“In fact, I’d love to just draw straws every year and do it, but you can’t do it because of the venues,” he added.

Sharing venues such as Avery Fisher Hall doesn’t work because the production staff running the upfronts “need 36 to 48 hours to set up, and then they need 24 hours after to strike the set,” Mr. Nesvig said. “And if you’re going to do them all the same week, you can’t really do that.”

NBC might want to just accept its fate as the traditional upfront starter, said Jason Maltby, president and co-executive director for national TV at media firm MindShare.

“It will never be perfect,” Mr. Maltby said of the upfront schedule. “People are always going to have to adjust somewhat, and that’s just life.”

The 2006 upfront season was unusual because networks moved so many big shows, Mr. Maltby said. “That doesn’t happen every year,” he said, “and besides, once we get to December the schedules are not going to remotely resemble what they look like now.”

Finding a time later in the week is more difficult than it has been now that advertisers are paying increased attention to Spanish-language broadcasters Univision and Telemundo, whose upfront presentations are becoming more high-profile.

“It’s an extremely busy week,” Mr. Carroll said.

Morphing Into ‘Showbiz’

Instead of moving its presentation to another day, NBC may decide to alter the whole venture to reflect the changing nature of the upfronts, veteran network executive Fred Silverman said. Mr. Silverman remains the only person to have held the top programming jobs at ABC, CBS and NBC.

“I wouldn’t be surprised if they do away with all or part of it next year,” he said. When Mr. Silverman was running CBS in the 1970s, the network sales department would block out a day when advertisers would come to the network’s midtown broadcast center and screen all the pilots.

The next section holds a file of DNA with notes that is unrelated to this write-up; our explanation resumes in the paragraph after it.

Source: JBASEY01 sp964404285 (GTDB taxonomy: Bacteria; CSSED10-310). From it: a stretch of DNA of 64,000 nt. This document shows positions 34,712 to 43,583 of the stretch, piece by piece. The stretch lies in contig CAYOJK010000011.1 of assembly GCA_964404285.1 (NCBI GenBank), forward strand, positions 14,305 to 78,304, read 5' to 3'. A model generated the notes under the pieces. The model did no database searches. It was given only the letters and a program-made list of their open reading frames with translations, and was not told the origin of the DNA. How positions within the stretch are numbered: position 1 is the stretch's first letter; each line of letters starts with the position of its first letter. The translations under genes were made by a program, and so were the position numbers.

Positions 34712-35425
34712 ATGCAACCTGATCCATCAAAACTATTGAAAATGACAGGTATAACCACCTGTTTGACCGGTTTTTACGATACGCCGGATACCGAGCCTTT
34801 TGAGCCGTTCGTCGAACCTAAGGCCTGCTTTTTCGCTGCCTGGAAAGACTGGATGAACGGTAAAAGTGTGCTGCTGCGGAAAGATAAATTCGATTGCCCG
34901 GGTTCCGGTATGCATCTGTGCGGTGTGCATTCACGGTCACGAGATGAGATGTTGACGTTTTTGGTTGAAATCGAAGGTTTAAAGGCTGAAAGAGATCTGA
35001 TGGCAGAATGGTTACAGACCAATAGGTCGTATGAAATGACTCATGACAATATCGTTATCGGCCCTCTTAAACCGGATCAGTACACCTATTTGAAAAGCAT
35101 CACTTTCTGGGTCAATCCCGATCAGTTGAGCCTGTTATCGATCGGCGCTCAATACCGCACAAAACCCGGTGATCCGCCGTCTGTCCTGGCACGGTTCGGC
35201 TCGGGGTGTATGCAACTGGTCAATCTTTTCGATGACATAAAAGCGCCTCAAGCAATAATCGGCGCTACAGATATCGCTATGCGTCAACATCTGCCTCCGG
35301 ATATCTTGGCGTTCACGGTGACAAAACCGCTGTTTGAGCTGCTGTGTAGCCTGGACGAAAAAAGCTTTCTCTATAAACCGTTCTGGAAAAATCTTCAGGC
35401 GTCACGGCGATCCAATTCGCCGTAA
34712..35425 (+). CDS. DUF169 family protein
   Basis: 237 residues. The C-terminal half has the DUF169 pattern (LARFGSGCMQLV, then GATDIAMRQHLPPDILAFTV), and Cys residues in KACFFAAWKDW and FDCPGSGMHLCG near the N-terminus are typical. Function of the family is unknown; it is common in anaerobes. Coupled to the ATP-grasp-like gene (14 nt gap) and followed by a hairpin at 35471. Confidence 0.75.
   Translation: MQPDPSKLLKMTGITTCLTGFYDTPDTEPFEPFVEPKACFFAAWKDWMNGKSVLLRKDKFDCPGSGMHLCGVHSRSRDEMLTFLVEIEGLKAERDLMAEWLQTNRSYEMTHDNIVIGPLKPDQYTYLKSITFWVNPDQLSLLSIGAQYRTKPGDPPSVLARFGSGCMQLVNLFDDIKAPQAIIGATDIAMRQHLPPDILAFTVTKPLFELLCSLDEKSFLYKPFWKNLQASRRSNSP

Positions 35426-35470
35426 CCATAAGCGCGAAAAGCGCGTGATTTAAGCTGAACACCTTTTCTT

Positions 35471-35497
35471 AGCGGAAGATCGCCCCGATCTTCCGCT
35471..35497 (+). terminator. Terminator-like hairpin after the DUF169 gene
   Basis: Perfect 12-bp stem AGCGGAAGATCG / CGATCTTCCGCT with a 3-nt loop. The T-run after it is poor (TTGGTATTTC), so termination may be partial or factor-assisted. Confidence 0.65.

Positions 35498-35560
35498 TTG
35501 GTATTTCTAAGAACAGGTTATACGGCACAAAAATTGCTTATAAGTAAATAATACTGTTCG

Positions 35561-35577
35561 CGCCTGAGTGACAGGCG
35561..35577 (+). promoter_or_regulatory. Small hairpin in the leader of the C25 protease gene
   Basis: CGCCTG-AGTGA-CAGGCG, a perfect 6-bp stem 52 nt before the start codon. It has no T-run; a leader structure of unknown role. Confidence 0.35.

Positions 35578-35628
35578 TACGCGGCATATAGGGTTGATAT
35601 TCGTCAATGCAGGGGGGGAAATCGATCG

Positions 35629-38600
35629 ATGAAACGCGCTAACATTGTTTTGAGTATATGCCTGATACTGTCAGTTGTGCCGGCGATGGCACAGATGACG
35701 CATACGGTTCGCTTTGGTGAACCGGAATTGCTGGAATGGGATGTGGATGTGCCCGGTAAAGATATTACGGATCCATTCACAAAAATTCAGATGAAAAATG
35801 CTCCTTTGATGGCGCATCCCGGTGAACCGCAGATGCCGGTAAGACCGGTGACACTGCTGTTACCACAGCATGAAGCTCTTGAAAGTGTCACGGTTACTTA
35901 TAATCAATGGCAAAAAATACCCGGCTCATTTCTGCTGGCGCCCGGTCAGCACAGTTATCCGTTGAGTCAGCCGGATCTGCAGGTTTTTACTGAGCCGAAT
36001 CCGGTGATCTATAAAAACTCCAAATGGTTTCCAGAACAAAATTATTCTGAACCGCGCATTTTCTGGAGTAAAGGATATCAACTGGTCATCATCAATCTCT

Back then, CBS would present pilots and go over the season’s programming strategy for only a few hundred people, one veteran ad buyer said.

“If you didn’t make the list, you were pissed,” the buyer said. “It was a very exclusive event, but it was a very full day. You watched the pilots and they explained the schedule.”

“I don’t think there was a magic to a day,” said Bob Blackmore, who was executive VP of sales for NBC in the ’70s and ’80s. “It was just a question of whoever had the guts to be ready and who could announce a date first. You had to put so many pieces together, and then the other networks had to fit in around it because they couldn’t do it the same day.”

“One year we thought of a breakfast at the Waldorf,” Mr. Blackmore said. “That was really a great deal because you got people in the morning. They have a cup of coffee and everyone’s really alert and really watching. It was a great time to have it. Personally, I wouldn’t have changed that.”

The presentations began to expand to full-fledged productions in the 1980s, after then-NBC chief Brandon Tartikoff “started to try to showbiz it up,” Mr. Nesvig said. This was before NBC started its ascension to the top network spot and it had little else to show advertisers,

he said.

“Now it’s become as much of a press function,” he said.

Mr. Silverman described today’s upfront as a “three-ring circus,” alluding to the speeches, clip packages and performances that have come to define the upfronts. In the current atmosphere, Mr. Silverman questioned whether the presentations are for advertisers, agents, Wall Street or the media.

“I’m not sure who the primary constituent is,” Mr. Silverman said. “It’s all different masters there.”

With the broadcast industry already going through so much transition, a discussion on redefining how and when networks deal with upfronts is overdue, said Marc Goldstein, president and CEO of MindShare North America.

“Do you think that the
presentations will take the same form next year that they have taken for the past umpteen years?” Mr. Goldstein asked. “We are in a period of substantial change in our industry, therefore, why wouldn’t things potentially change?”

For details of NBC’s new schedule, see “NBC Rejiggers Fall Schedule” at TVWeek.com.